The critical data for Munich and aromatic malts are shown in Table I. The carbohydrate structure of these malts indicates a high fraction of 1-6 links (3). These links will not be broken by amylase enzymes in a normal mash. Consequently, these malts will always make significant contributions to the dextrin pool even if they are fully mashed. The Munich malt could be used on its own, and pilot brews indicate that a real degree of fermentation in the range of 45-55% will be achieved. Beers with elevated dextrin levels like this were common in traditional Munich brewing (7).
Aromatic malt, on the other hand, should be thought of as an adjunct malt to be used only in small amounts because of its high color and flavor potentials and its very high fine-to-coarse grind differences.
Moisture levels of highly kilned malts are typically half that of pale malts (2). This is not the case for these color malts -- a problem that seems to be present with all of the Belgian malts. Again, it is important to store these malts in a cool, dry environment and to check them periodically for deterioration.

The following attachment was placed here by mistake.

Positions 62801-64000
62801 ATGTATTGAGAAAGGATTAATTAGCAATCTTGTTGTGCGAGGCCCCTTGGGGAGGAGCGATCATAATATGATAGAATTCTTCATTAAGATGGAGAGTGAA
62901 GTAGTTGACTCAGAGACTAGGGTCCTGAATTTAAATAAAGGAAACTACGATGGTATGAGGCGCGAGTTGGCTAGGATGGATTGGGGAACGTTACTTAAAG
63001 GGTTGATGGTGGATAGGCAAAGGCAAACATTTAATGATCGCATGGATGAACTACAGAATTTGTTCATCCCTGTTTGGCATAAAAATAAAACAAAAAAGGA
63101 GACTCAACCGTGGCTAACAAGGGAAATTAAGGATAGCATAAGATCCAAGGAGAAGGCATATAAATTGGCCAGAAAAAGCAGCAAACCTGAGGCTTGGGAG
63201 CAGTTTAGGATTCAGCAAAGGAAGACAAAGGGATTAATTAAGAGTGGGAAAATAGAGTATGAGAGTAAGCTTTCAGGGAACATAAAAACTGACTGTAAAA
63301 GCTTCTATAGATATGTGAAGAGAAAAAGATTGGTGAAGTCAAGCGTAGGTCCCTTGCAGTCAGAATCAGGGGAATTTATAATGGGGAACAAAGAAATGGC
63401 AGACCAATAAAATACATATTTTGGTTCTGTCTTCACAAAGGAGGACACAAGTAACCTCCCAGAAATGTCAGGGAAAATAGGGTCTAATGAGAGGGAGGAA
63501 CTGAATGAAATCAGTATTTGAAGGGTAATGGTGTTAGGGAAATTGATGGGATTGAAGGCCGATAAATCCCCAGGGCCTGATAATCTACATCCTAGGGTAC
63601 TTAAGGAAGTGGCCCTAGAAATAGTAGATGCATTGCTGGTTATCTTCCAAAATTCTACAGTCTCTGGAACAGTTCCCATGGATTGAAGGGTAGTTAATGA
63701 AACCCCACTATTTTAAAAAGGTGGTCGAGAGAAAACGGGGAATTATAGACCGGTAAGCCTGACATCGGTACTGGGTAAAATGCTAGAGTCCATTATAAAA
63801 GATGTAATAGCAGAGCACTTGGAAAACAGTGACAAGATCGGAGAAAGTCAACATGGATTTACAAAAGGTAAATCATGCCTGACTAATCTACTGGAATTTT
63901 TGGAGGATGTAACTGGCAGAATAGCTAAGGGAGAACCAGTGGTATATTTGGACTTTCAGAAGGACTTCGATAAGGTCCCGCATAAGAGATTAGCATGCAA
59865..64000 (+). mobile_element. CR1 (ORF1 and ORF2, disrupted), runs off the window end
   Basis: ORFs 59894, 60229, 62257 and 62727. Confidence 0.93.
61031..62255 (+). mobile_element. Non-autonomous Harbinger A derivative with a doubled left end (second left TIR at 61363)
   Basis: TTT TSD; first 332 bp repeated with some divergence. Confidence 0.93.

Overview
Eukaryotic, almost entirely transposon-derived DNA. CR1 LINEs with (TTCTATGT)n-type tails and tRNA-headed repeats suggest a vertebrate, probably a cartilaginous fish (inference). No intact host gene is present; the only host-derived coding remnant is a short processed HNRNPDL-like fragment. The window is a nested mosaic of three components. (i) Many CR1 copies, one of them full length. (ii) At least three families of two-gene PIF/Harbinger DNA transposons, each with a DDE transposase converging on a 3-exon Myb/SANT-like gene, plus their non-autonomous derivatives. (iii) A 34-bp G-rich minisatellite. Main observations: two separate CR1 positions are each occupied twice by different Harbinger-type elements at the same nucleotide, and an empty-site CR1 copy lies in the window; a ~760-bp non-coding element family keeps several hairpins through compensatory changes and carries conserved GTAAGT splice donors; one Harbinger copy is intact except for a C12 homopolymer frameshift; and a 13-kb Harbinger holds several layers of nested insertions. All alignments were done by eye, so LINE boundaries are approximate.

None of the roasted malts have enzymes. Therefore, their starch will have to be converted by enzymes from the other malts used. In my opinion, these malts are the gems of the Belgian collection. There are reasonable substitutes for the other malts discussed in this article, but these malts have no equal. I discuss them in three separate groups. Their profile data are shown in Table II.
|Profile of roasted (enzymeless) Belgian malts.|
|Malt Type||Profile Data|
|Extract, Fine Grind (%)||Total Protein(%)||Color (degrees Lovibond)|
The first group comprises Caramel Pils, Cara-Vienne, Cara-Munich, and Special B malts. The Cara-Vienne malt has the most attractive caramel-sweet aroma that I have ever encountered in a malt. It leaves an extremely pleasant tone in the finished beer. The accompanying box shows the results of a test brew based on our currently preferred version of the standard Vienna style. This version is not as malty as those based on German malts, but its finish is a good deal more elegant.